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Clark Stooksbury writes from Knoxville, Tennessee.
If you can remember the 1960’s, the old line goes, you weren’t really there. “There,” of course, means the counterculture represented by Woodstock, hallucinogenic drugs, antiwar protests, and Haight-Ashbury.
The catastrophic burst of the housing bubble in the fall of 2008 shook the foundations of the world economy and instilled a fear of a new depression. Morris Dickstein notes with irony that he completed his cultural history of the Great Depression just as the country was entering a steep recession with parallels to the 1930’s.
Empire is a scattershot look at a variety of topics ranging from the porn industry to elite education. Chris Hedges believes that Americans have forsaken reality for a world of lies and empty entertainment.
Barack Obama has risen to the highest office in the land on a thin résumé—a pair of Ivy League degrees, some time spent as a “community organizer,” and short periods in the Illinois legislature and the U.S. Senate. And then there are the books.
“Trust no one.” The landmark TV series The X-Files used that catchphrase in depicting a world riven with conspiracies that reach to the highest levels of the U.S. government. Dana Scully and Fox Mulder, the fictional FBI agents who attempted to unravel these grand conspiracies, make the occasional appearance in Kathryn Olmsted’s Real Enemies.
After the end of the Cold War, reasonable people might have expected the United States to withdraw from her many foreign commitments and become a normal country again. Yet the opposite has happened.
Many news stories from the first half of 2008 read like a page out of the Book of Revelation.
World War II cast an enormous cultural shadow over American life. It provided a backdrop for novels, television shows, and—especially—movies.
The first thing one notices about Print Is Dead is that it is, in fact, a stack of bound pieces of paper with words printed on them. The author, Jeff Gomez, notes the irony of this in his Introduction.
By now, it should be clear to all but the most loyal Republicans that the government of the United States is controlled by madmen. In the beginning, George W. Bush and Dick Cheney seemed comparatively normal; their first few months in office were a relief after the farcical second term of Bill Clinton.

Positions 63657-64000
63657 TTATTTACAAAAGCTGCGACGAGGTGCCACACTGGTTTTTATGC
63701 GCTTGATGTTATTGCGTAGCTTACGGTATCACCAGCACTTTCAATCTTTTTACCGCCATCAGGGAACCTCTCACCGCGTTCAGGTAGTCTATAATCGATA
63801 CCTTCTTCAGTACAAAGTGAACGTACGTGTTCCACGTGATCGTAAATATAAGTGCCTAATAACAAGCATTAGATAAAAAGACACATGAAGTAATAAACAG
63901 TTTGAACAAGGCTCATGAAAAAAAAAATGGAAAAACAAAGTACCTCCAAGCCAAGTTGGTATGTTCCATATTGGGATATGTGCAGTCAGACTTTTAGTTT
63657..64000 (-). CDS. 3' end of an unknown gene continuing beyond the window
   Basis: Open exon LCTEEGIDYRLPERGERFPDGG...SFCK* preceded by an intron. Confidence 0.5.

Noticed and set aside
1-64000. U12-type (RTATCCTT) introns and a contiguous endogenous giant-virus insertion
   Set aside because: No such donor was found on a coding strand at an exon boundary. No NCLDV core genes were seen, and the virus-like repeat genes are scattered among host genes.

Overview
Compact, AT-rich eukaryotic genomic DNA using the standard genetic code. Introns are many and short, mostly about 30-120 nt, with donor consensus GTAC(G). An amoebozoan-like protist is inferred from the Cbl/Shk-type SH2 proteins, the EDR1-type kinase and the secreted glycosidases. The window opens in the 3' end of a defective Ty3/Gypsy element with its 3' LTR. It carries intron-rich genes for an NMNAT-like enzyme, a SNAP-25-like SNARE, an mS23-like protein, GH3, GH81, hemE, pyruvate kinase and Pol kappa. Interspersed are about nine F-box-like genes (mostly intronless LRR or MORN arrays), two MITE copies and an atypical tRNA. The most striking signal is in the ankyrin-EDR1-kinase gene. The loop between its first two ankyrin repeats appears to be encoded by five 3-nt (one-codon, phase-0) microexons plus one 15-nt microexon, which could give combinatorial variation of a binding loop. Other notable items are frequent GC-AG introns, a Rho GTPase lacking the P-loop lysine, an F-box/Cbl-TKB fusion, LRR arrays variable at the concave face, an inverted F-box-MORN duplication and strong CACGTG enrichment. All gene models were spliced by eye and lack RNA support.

There is no question that the concept of manhood is a shell of what it once was. In popular culture, men are depicted as being slightly dim-witted, obsessed with video games, sports, and fast food.
The political culture of the United States is cramped and stunted by the narrow range of acceptable viewpoints and the utterly banal, subliterate tone of our political campaigns—to compare American elections to the marketing of soap is an insult to the people who sell soap.
I admit to being a biased reviewer. Donkey Cons is a book about the Democratic Party, and I will say up front that I don’t much care for the Democrats.
Rod Dreher’s book labors under a few handicaps. First, there is the cloying title and absurdly long subtitle. In addition, the cover features a cutesy picture of a VW microbus with a GOP elephant painted above the grille.
There is no question that the media landscape has shifted seismically in the last two decades.
Robert Byrd is the ultimate political survivor. He has served in Congress for more than 50 years and has cast more votes than any other senator in American history.
Politics, said Henry Adams, “has always been the systematic organization of hatreds.” In recent months, best-seller lists have helped to prove Adams’ point, by featuring many vituperative political tracts from the left and right.
It is difficult sometimes to remember the days before September 11, 2001, when George W. Bush was a decidedly ordinary President whose anemic victory the previous fall had required a month’s worth of recounts and court decisions to confirm.
Beirut's occupation in 1983 by U.S. Marines may provide a small-scale sample of what a prolonged U.S. occupation of Iraq could be like, should the Pollyannaish postwar scenarios of some members of the War Party fail to materialize.
“There is something about a man in uniform,” the old adage goes. Few have been as affected by their time in uniform as Paul Fussell, who served in the U.S. Army from 1943 to 1947, during which period (he tells us in his memoir) he was “ill-treated by members of the German Wehrmacht.”
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